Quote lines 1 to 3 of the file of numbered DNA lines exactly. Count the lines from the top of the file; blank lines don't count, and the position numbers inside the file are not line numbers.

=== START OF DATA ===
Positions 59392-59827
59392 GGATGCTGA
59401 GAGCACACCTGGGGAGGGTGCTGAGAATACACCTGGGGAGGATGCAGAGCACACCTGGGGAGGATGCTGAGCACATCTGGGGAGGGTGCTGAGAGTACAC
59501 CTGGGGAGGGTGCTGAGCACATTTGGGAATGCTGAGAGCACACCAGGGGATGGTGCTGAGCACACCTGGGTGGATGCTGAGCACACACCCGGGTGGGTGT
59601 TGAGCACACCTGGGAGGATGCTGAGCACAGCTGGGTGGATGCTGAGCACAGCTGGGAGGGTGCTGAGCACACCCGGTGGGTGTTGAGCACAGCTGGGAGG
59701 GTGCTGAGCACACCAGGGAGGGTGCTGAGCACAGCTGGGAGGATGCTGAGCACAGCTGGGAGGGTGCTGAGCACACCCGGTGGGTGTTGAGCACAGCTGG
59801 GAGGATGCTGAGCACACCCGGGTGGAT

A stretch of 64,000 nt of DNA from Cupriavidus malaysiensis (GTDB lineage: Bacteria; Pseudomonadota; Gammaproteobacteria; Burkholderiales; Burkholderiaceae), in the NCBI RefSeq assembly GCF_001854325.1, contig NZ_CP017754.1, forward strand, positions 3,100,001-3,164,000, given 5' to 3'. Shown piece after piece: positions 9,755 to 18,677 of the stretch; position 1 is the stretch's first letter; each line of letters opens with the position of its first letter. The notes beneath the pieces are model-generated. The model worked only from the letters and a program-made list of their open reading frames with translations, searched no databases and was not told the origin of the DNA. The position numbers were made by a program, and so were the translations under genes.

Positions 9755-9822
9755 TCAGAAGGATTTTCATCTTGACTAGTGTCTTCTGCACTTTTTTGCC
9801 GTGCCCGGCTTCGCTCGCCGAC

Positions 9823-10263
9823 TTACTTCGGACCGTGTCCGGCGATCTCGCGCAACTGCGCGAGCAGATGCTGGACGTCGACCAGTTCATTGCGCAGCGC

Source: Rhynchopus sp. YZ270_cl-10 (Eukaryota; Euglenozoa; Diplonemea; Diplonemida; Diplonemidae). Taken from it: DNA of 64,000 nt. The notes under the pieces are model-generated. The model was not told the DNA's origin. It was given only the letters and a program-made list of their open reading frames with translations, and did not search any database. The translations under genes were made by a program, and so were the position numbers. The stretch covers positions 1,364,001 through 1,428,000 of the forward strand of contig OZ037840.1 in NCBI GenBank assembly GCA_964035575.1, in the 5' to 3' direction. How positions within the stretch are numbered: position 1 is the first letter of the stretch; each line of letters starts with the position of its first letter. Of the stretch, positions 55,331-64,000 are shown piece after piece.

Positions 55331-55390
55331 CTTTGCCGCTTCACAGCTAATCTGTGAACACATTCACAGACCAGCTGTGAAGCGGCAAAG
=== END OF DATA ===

Positions 59392-59827
59392 GGATGCTGA
59401 GAGCACACCTGGGGAGGGTGCTGAGAATACACCTGGGGAGGATGCAGAGCACACCTGGGGAGGATGCTGAGCACATCTGGGGAGGGTGCTGAGAGTACAC